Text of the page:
Grandpa buried his pa with his own hand, done it in dignity, an’ shaped the grave nice with his own shovel. That was a time when a man had the right to be buried by his own son an’ a son had the right to bury his own father.” So says Pa Joad in John Steinbeck’s monumental protest novel The Grapes of Wrath, as he digs a grave for his father even as the sharecropper family, like a thousand others, is on the road to California in search of work, driven off their land by the Dust Bowl, avaricious banks and mechanised agriculture.
In the end it is all about dignity: People reconcile to the inevitability, even the unpredictability, of death; but the details of departing trouble the mind. To die peacefully in one’s bed surrounded by loved ones and not in the tortured blue-white light of the ICU is an understandable human desire. As is the yearning for a decent farewell, or burial in a pretty spot, or immersion in hallowed waters. It is all part of the final compromise with the unavoidable.
As in death so in life, men and women are at their most beautiful when they wear their dignity like a cloak that cannot be priced. When their values and convictions matter more than their bank balances. When they are remembered for what they did not for themselves, but for the needy stranger, the unfortunate other. When the hunger within them is for honest work and honest reward, for justice and fair play, for recognition of the humanity within.
Disease, like poverty, snatches at human dignity. Under the onslaught of Covid-19, hundreds are dying in the chilling anonymity of the isolation ward. Overcrowded burial homes are letting bodies decay in trucks in parking lots. Thousands are being given mass burials, each just a number on a television ticker. Fellow men are denying last rites to the dead for fear of infection. Children cannot attend funerals of parents; they watch them, like some surreal film, on Zoom.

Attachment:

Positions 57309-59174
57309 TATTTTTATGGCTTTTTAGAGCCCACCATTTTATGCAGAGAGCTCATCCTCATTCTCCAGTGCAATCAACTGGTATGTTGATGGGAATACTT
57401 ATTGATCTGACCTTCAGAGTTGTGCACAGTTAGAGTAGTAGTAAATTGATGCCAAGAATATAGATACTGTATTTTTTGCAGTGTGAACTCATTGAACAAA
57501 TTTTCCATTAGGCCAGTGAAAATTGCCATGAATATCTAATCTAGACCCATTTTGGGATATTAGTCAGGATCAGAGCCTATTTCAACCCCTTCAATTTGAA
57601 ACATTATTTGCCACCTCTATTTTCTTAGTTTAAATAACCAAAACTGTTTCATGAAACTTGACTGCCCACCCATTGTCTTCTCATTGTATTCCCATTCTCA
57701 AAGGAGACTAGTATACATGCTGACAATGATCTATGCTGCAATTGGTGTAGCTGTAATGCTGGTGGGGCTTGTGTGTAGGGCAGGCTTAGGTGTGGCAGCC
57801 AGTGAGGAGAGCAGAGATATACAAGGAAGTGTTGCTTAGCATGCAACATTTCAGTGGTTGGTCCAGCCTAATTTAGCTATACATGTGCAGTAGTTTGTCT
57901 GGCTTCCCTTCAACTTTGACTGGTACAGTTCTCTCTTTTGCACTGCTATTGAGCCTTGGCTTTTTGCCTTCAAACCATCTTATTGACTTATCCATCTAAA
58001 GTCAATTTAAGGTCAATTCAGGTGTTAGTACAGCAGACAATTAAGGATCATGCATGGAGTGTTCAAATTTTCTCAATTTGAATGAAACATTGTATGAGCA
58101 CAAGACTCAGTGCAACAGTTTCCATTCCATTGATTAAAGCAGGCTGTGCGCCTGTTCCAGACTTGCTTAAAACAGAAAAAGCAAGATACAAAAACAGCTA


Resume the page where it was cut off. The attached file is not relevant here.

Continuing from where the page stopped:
We have also seen many journeys of sorrow. Like Steinbeck’s sharecroppers, India’s thousands, left without food, shelter or prospect “streamed in on the highways and their hunger was in their eyes, and their need was in their eyes. They had no argument, no system, nothing but their numbers and their needs.” Human dignity cannot survive when a twelve-year old girl, working in Telangana’s chilli fields, dies trying to walk home to Chhattisgarh. Or a young man collapses on the Agra expressway, walking from Delhi to Madhya Pradesh. Or when several migrants, including a toddler, die in road accidents like dogs and jack rabbits on Route 66 in Steinbeck’s novel. And still they walk on, bundles on their heads, babies in their arms, because even shorn of dignity they are human beings with “a hunger in a stomach, multiplied a million times; a hunger in a single soul, hunger for joy and some security, multiplied a million times; muscles and mind aching to grow, to work, to create, multiplied a million times.”
Amid the misery, let us salute acts of dignity: doctors risking their lives despite being spat upon, policemen cremating persons whose next of kin could not reach, the doctor colleagues who prepare a grave for Dr Simon Hercules with their bare hands, after a mob prevents a proper burial. These men and women are like Rose of The Grapes of Wrath; having delivered a still-born child, she saves a starving man by feeding him her breast milk. In that moment, she towers above human pettiness and greed. She becomes Mother Dignity herself.
The writer is a former high commissioner of India to the UK and ambassador to the US